The FCC last collected data on special access in 2007 and showed large profits by the incumbent carriers, she said.

Asked for a response to the OMB approval, an AT&T spokeswoman pointed to a 2012 blog post by Bob Quinn, the company’s senior vice president of federal regulatory affairs.

FCC inquiries into the special access market are unnecessary because the telecom industry is moving to newer technologies, AT&T has argued.

FCC data collection on special access fees comes “against a backdrop where the industry ... is rapidly moving yesteryear’s copper-based special access services to fiber-based, IP services,” Quinn wrote in 2012. “This transition is attracting new competitors, creating greater network capacity and broadband speeds, and promoting industry-wide investment and job-creation.”

FCC Chairman Tom Wheeler, however, called special access “increasingly important in the digital economy.” The new data collection will help the FCC “better understand competition in this marketplace, and the impact on consumers as we pursue the commission’s statutory mandate to ensure special access services are provided at reasonable rates and on reasonable terms and conditions,” he said in a statement.

Grant Gross Reporter, IDG News Service

Grant Gross covers technology and telecom policy in the U.S. government for The IDG News Service.
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Steve Ballmer steps down from Microsoft's board PDF Print E-mail

PCWorld News

About six months after retiring as CEO of Microsoft, Steve Ballmer has relinquished his seat on the company’s board of directors effective immediately, citing a busy schedule and confidence in the company’s current and future financial performance.

“As I approach the six month mark of my retirement and your appointment as CEO, I have been reflecting on my life, my ongoing ownership of Microsoft stock, and my involvement with the company,” Ballmer told his successor, Satya Nadella, in a letter made public Tuesday. “I have reached some conclusions and wanted to share them with you.”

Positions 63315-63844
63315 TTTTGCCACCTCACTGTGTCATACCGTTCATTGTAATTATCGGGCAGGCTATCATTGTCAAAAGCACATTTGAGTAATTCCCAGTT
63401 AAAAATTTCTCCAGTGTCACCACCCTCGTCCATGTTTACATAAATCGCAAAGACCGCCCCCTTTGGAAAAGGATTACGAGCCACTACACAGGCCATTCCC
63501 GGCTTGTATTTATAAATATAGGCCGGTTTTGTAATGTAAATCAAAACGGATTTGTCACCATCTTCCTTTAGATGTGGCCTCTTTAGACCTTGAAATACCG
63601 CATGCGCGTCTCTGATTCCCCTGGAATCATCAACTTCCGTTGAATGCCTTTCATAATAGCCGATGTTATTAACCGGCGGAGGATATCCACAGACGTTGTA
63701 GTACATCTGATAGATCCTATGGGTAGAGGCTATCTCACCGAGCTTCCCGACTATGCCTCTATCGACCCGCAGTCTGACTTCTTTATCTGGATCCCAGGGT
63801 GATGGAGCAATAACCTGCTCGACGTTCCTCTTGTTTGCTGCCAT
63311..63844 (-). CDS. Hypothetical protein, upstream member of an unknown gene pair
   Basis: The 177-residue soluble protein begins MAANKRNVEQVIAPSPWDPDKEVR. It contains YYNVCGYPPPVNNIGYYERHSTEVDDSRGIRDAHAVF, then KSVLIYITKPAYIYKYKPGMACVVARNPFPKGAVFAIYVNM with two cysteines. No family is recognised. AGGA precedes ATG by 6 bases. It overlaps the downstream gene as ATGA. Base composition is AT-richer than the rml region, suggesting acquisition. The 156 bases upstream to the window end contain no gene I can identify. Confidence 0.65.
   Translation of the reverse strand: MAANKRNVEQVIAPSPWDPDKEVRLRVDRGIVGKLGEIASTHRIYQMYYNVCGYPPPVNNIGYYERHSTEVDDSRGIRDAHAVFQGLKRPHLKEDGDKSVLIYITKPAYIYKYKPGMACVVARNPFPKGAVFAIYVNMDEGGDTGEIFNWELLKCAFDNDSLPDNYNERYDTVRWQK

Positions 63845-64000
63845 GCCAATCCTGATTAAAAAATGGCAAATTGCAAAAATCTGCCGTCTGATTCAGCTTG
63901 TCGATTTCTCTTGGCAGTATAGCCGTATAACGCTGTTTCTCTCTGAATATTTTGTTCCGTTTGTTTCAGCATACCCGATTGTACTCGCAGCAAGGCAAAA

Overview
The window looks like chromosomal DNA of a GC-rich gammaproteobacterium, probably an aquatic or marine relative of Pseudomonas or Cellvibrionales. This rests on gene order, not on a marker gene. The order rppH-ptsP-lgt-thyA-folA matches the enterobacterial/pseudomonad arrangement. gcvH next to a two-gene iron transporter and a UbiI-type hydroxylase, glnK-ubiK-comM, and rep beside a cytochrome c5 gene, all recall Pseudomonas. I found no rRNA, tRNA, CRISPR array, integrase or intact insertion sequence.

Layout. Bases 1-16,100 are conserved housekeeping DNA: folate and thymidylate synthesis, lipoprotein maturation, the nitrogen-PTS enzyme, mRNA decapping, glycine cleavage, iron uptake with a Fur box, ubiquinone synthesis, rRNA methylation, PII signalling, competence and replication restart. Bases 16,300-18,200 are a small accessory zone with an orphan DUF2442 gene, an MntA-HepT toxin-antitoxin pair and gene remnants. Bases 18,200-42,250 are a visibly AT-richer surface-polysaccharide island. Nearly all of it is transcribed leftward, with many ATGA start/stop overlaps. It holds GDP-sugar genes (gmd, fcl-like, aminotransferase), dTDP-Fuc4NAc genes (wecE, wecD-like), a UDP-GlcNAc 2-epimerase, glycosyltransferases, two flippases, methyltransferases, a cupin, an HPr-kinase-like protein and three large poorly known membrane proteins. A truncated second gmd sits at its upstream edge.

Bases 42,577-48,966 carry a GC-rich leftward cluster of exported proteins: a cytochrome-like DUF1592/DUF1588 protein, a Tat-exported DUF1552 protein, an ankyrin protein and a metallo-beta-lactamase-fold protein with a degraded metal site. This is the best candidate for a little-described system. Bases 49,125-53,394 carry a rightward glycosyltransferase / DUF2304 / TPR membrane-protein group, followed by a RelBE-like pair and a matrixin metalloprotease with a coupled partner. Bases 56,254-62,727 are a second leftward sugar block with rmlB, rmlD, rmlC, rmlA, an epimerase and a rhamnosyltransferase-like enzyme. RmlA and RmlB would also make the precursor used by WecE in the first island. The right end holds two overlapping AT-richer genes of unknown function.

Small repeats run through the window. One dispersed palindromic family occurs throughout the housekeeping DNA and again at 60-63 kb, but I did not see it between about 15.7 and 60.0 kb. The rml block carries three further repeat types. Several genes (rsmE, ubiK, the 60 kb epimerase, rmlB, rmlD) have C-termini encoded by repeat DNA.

Since leaving Microsoft, “I have become very busy,” Ballmer added, citing his purchase of the Los Angeles Clippers basketball team, civic activities and teaching. “I have confidence in our approach of mobile-first, cloud-first, and in our primary innovation emphasis on platforms and productivity.”

Ballmer noted that he holds more Microsoft shares than anyone apart from index funds, and expects “to continue holding that position for the foreseeable future.”

Overall, “given my confidence and the multitude of new commitments I am taking on now, I think it would be impractical for me to continue to serve on the board, and it is best for me to move off,” Ballmer added.

Nadella thanked Ballmer in a letter of his own, which was also released Tuesday.

“It’s been a great privilege to have worked with you and learned from you,” Nadella said. “Under your leadership, we created an incredible foundation that we continue to build on—and Microsoft will thrive in the mobile-first, cloud-first world. While your insights and leadership will be greatly missed as part of the board, I understand and support your decision.”

Chris Kanaracus , IDG News Service

Chris Kanaracus covers enterprise software and general technology breaking news for the IDG News Service.
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Hands on with Acer's Aspire Switch 10 PDF Print E-mail

PCWorld News

Acer’s dual-purpose Aspire Switch 10 can function as a Windows 8 tablet and laptop, but the shape-shifting product’s uniqueness is in its magnetic keyboard base, an element not found on other hybrid devices.

The Aspire Switch 10 is first a tablet, but it can be attached in multiple ways to a keyboard base, so it can be used as a laptop or as a screen to conduct video chats or watch movies. The keyboard base has a rotating roller with snap-on hinges and magnets that allow the tablet to be placed in multiple positions.

During a brief hands-on test at an event in New York, the tablet securely snapped on to the hard keyboard dock base. The tablet can also be docked to the base in the opposite direction, which Acer calls “display mode.” It also can adopt a reverse V shape, which the company calls “tent mode.”

The Switch 10 incorporates ideas from other hybrids already available, but the differentiating factor is the magnetic keyboard base. Lenovo’s heavier Flex and Yoga hybrids can be placed in similar positions as the Switch 10, but the screens are hardwired to the keyboard base. Detachable hybrids like Hewlett-Packard’s Split X2 and Acer’s Transformer Book T100 have tablet screens that dock to the base only in laptop mode.

Microsoft’s 10.6-inch Surface Pro 2 has an optional soft keyboard that attaches to the tablet through magnets, but a kickstand is needed to secure the tablet.